Homework #6 - NIDS Evaluation - Due Wednesday Sep 14, 11PM

Turn in this assignment via email (vern@berkeley.edu) by the due date, with the term Homework in the Subject.

Read the paper Testing Intrusion Detection Systems: A Critique of the 1998 and 1999 DARPA Off-line Intrusion Detection System Evaluation as Performed by Lincoln Laboratory, John McHugh, ACM Transactions on Information and System Security, 3(4). November, 2000.

Note: this paper is a rarity in security systems work, and a somewhat unusual read. Ideally, I would have also assigned reading the Lippman et al. DISCEX '00 paper that forms the heart of the discussion here, though that would have been quite a load. If you're motivated to go ahead and read that too (great!), you should probably read it first. In any case, for following McHugh's discussion you may find it useful to refer to it.

It's easy when reading McHugh's critique to think that the Lippman et al. paper was obviously flawed. It's valuable to appreciate that this was not in fact at all clear at the time. So, as you read McHugh's paper, picture (1) that a major, influential study evaluating IDSs has just been released, and there's a lot of impressed buzz in the air about it, and (2) that the vast majority of researchers who read or heard about that study didn't see it as having any particular shortcomings, just that it reflected an impressive amount of hard work distilled into a bunch of valuable evaluation results.

In addition, the McHugh paper is on the long side (and you may find that some of it reads a bit slowly, though personally I find much of it interesting and sometimes fascinating), so you should budget a bit more time for reading it. You can skip section 6.2 and section 7 (though if you find the topic particularly interesting, section 7 is worth reading). Section 6.3 is subtle and somewhat hard to follow, but it's also an important set of considerations, so worth seeing if you can extract the main points from it. Don't worry with this paper about any fine-grained details.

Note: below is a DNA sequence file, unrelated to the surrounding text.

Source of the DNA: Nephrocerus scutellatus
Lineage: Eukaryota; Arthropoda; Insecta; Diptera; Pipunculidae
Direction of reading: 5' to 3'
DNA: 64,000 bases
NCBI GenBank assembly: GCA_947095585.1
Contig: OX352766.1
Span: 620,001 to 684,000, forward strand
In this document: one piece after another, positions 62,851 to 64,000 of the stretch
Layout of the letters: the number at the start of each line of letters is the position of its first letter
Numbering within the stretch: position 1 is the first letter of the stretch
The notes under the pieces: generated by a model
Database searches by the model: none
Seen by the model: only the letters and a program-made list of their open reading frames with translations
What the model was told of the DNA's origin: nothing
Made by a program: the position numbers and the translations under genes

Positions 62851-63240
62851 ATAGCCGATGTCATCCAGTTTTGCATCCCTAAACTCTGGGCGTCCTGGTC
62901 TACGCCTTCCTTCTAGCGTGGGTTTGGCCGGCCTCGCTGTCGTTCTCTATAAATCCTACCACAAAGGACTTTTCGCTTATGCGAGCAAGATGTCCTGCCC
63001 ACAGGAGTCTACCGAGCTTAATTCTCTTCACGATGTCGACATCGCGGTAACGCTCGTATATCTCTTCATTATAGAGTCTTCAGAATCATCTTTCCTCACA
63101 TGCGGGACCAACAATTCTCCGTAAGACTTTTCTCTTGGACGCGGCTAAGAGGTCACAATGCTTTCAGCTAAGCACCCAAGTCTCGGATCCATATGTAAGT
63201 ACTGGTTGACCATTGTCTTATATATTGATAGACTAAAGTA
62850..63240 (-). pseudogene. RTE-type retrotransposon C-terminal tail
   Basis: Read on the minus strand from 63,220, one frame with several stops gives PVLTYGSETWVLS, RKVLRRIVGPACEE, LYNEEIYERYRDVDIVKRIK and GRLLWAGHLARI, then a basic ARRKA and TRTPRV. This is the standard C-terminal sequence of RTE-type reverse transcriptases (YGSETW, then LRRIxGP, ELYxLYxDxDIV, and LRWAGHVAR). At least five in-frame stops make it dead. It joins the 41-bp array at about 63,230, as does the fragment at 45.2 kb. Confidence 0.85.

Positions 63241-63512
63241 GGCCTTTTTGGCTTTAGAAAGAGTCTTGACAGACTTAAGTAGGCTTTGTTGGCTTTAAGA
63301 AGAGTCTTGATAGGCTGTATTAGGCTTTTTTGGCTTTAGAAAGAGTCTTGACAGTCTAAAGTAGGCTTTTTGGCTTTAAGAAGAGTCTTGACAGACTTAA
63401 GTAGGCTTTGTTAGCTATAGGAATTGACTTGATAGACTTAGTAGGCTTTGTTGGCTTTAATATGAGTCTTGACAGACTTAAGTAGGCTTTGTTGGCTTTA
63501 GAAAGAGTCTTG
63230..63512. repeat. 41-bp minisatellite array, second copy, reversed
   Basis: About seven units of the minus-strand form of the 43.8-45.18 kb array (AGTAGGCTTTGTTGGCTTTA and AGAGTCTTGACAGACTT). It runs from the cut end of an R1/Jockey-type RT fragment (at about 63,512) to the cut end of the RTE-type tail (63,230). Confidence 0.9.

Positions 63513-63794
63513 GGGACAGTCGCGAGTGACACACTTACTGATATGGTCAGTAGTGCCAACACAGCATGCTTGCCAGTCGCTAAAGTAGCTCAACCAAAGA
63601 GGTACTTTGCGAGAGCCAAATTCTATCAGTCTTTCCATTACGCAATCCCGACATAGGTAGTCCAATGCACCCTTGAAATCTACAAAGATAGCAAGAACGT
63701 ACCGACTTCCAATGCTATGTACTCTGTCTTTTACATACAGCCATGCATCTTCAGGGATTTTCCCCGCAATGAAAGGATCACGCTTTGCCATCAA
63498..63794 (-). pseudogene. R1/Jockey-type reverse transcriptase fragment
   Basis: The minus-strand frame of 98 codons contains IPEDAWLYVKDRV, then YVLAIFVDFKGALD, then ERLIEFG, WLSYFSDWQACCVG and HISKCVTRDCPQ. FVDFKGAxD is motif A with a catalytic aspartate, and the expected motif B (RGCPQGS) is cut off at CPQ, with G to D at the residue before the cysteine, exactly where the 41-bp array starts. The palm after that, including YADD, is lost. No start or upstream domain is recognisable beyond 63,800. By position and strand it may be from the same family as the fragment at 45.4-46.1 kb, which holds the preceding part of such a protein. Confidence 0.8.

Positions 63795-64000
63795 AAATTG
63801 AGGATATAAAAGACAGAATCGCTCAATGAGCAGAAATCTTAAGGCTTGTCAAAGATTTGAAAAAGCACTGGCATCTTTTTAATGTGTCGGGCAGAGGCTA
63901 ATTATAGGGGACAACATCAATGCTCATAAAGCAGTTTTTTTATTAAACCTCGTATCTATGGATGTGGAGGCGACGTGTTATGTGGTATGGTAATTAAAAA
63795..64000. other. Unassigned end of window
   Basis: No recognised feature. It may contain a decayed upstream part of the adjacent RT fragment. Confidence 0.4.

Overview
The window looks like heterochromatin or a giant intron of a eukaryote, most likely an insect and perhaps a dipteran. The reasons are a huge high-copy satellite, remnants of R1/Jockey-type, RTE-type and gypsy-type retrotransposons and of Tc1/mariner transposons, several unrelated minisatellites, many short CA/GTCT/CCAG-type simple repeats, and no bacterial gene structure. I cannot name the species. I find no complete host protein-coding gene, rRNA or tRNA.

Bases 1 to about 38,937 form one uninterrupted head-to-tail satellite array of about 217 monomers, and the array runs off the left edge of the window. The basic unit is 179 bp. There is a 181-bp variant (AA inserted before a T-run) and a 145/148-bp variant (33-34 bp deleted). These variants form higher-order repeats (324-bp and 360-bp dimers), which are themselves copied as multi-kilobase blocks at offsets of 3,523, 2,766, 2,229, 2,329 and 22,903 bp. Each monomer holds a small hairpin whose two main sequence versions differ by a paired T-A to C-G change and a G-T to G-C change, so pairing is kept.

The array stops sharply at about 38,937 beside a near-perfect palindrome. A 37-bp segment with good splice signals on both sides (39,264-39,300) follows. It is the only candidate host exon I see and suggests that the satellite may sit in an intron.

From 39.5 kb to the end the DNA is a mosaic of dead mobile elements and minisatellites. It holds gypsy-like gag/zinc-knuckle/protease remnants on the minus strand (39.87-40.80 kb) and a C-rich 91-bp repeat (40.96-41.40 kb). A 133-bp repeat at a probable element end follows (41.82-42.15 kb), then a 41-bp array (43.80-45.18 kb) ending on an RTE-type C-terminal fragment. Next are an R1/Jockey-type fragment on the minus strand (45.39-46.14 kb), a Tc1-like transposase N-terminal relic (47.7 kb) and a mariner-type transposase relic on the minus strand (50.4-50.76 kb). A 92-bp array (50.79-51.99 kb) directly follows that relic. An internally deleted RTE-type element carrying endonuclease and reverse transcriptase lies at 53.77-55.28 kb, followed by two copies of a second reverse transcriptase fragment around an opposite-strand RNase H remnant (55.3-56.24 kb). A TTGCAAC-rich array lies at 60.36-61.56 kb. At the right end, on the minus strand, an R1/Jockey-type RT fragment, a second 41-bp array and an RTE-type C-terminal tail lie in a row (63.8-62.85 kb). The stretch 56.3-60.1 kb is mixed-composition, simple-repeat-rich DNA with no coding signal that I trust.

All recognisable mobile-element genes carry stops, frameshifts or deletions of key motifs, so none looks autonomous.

Briefly write up your views of:

  1. What are the main contributions of this paper?

  2. What parts of the paper do you find unclear? (optional)

  3. What parts of the paper are questionable? (That is, you think a conclusion may be wrong, or you have concerns with criticisms of the author's, or with approaches his proposes.)

  4. Propose a particular step that the field of security research could take to strengthen the work that the discipline produces. For your discussion you can stay focussed on intrusion detection if you wish, but you do not have to. You can instead address other areas of security research (needn't be related to networking or the Internet), and it's fine to look at specific, focussed issues, or quite broadly at classes of problems, or something in between.

    Your step can align with some of McHugh's points providing you add to his existing discussion in a thoughtful fashion. If this is the case, delineate what you bring in addition to his framing.

    Be sure to clearly summarize any issues raised by the step that you discuss - what would be the barriers to the field adopting the approach? (Or argue why it really is a measure that the field can readily incorporate.)

    Note: I realize that students in the class might not have had significant exposure to thinking about these quality-of-research meta-issues. I'm not looking for you to go off and study the topic (though it might be helpful if you do a bit of informal investigation as a way to get ideas). I particularly want your thoughtful analysis given whatever assumptions you have about how the field works. If you're unsure that the assumptions are warranted, go ahead and state them explicitly.

    Finally, I'm only looking for a couple of paragraphs or so of text. If you want to write a bit more, that's okay, but not required.